Zipties on a weed-whacker: an experiment

weed-whacker experiment

Have you’ve seen the post going around facebook that shows a homesteader using zipties on a weed-whacker instead of the spool of weed-eater line?

This post came across my facebook feed last week and seemed like an ingenious idea, so this weekend as I worked in the garden I gave it a try to see if it really works.

weed-whacker experimentI removed the spool from my Ryobi weed-whacker, put on a couple of zipties and trimmed them to length. Then I set to work in the garden to knock down some grasses and pig-weed that had gotten away from me.

The zip-ties cut the grass, but it wasn’t as clean a cut as I get with the weed-eater line, and my trusty weed-whacker made a lot more noise then she usually does─if you can possibly imagine a weed-whacker being any louder. Then, as I went to tackle the pig-weed, I brushed the weed-whacker up against a post in the garden and one of the zipties snapped right off!

weed-whacker experiment fail

After my failed experiment I reviewed the comments under the facebook post and found a few folks who also had tried the zipties-on-a-weed-whacker experiment. They report similar findings─that the zipties broke easily. One person suggested using industrial grade zipties, to which a woman in Arizona reported that the industrial zipties are all they use because in their heat and sun lesser plastics degrade too quickly, and she still had this method fail for her.

I wouldn’t say this experiment was a total fail, it did work and in a pinch you could certainly use the zipties. Probably if you have just a lawn to maintain and were only using your weed-whacker to trim things up after you’ve mowed this would work just fine. However, if─like me─you have a large area to manage, a large garden and more, and you have weeds that sometimes get unruly, I feel like the weed-eater line is still the better option.

Have you tried the zipties-on-a-weed-whacker experiment? If you have any thoughts or suggestions feel free to leave a comment below! Be sure to subscribe to the Runamuk blog by email to receive updates directly to your inbox; OR follow us on Instagram for sneak-peeks into the day-to-day happenings at Runamuk Acres!

Baking to stretch the food budget

baking to stretch the food budget

Now that we’re all settled in at the new Runamuk homestead, I’ve finally been able to unpack my kitchen and cook-wares and get back to my regular baking routines.  With a new mortgage, maintaining our budget is more imperative than ever before, so I spend time each month to plan out meals ahead of time, then on Sundays I make it a point to spend the day baking my breads, rolls, tortilla shells, muffins, etc. in preparation for the week ahead.  What is made and baked is dictated by the menu, and then what is not needed within the next day or two is put into the freezer to maintain it’s freshness.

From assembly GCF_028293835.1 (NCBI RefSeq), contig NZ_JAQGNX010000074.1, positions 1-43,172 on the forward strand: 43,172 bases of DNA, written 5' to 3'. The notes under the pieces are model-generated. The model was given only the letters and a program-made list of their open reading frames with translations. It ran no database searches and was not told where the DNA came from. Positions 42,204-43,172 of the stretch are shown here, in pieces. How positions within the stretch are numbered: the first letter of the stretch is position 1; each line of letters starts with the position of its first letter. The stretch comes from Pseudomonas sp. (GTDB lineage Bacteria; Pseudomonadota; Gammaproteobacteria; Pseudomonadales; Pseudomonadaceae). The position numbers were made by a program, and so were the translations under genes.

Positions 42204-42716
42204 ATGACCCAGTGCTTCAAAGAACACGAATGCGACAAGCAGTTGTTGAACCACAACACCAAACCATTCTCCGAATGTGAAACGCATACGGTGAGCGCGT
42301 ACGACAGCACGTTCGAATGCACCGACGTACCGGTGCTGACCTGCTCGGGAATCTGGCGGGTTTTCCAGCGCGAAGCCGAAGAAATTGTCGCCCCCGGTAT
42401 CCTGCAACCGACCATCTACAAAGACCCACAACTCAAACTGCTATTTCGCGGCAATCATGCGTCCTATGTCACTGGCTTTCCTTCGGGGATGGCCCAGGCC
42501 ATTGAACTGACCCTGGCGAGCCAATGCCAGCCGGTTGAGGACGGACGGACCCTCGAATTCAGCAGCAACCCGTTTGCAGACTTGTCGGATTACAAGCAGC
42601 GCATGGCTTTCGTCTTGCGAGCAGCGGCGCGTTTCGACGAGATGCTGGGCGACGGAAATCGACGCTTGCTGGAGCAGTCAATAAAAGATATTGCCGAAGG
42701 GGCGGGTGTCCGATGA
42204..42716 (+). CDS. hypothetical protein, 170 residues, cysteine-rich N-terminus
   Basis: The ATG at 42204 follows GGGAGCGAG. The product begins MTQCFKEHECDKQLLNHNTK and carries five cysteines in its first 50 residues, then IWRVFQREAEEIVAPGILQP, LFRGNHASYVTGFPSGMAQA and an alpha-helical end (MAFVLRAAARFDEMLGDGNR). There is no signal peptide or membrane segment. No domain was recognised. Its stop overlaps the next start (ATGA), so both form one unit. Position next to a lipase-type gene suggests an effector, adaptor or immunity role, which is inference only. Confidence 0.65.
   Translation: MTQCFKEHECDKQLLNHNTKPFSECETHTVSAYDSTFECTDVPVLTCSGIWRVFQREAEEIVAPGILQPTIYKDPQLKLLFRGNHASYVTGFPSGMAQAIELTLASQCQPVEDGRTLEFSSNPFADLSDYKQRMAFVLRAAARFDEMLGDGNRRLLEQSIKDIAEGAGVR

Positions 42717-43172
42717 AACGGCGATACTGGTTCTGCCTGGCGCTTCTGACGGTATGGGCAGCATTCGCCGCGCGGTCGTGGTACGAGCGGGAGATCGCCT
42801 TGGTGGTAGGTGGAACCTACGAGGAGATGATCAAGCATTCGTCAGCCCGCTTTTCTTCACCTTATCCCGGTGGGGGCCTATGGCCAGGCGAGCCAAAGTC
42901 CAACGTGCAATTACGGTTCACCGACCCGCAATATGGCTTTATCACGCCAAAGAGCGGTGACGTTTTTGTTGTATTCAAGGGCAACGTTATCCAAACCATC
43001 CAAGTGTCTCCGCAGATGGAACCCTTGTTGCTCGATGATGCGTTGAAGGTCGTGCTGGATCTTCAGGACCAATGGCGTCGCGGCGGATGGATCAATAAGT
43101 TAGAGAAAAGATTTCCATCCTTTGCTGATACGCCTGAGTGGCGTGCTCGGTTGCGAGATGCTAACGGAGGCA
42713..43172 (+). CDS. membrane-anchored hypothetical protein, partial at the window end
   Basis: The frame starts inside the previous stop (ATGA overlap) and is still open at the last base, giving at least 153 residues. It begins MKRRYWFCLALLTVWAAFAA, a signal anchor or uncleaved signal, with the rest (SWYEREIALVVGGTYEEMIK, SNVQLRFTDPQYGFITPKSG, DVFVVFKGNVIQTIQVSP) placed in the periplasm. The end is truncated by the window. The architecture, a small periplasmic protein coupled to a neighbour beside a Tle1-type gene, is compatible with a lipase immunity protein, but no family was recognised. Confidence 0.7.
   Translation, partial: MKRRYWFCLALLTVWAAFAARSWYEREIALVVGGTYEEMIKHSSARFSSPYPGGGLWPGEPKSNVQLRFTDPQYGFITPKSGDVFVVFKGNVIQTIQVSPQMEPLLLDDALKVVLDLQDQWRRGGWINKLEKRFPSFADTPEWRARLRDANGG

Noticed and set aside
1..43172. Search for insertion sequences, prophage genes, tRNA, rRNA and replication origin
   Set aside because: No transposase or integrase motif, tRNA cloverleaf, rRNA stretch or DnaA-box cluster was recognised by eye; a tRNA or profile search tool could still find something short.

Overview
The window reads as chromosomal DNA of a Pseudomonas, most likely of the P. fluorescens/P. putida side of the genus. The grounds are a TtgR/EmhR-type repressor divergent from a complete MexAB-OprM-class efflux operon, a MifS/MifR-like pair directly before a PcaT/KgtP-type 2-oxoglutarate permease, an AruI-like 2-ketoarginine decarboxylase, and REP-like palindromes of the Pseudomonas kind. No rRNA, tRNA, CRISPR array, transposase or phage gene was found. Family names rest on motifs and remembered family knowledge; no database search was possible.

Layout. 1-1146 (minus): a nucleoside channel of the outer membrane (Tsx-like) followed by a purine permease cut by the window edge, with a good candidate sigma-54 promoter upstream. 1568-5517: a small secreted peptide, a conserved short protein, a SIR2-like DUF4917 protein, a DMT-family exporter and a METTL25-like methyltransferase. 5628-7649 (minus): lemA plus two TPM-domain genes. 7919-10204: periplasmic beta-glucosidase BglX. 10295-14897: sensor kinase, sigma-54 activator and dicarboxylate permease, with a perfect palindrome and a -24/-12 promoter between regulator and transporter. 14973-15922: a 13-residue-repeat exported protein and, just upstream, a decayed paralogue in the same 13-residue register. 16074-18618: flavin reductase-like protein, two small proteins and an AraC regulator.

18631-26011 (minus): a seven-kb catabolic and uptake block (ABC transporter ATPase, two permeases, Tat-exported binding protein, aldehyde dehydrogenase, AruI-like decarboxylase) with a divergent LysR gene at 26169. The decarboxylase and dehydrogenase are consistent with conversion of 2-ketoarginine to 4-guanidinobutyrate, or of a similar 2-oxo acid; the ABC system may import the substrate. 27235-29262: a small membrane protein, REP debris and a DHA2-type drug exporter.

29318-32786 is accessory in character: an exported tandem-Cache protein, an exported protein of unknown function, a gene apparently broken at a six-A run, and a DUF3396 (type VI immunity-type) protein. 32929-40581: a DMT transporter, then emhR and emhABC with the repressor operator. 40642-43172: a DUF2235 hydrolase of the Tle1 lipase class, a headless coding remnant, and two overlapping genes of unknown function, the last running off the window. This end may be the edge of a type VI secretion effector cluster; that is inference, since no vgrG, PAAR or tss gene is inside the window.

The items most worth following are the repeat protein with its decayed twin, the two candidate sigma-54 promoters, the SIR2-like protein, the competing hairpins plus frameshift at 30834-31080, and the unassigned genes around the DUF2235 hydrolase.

baking to stretch the food budget
Amish White Bread–as a rule, white bread is not something I make often, but on occasion–this is a very delicious bread.

Why bother to bake?

It may sound like a lot of work, and I confess that baking–like other household tasks–is not my most favorite thing to do–that would, of course, be beekeeping and gardening, and practically any other chore out of doors! lol  But the benefits are worth the time and effort; once you’ve learned the skills you’ll be surprised how quickly you can whip up a batch of muffins, or make a pizza dough–even baking bread takes less time once you gain the experience and know how!

Tastes better

Homemade breads and baked goods simply taste better; you can make them to suit the taste preferences of you and your family, use fresher ingredients, include more grains and increase nutrition, and significantly reduce or even eliminate preservatives altogether.  By making your own, you can be sure–if you so choose–that you’re avoiding high-fructose corn syrup, GMOs, and using only the best organic ingredients.

Save money

Baking your own breads definitely saves money.  I’m not going to go and do the math, but I know that when you consider that a half decent loaf of bread at the grocery store is currently running $5 a loaf (and that’s not organic or gmo-free for sure!), and if you’re going through at least 2-3 loaves a week like we do–you’re bound to save money by doing it yourself.  Then when you figure in some of the other breads and baked goods you use in a week–such as bagels, english muffins, burger or hot dog rolls, tortilla shells, cookies and crackers–that list and expense really begins to add up.

Fresher ingredients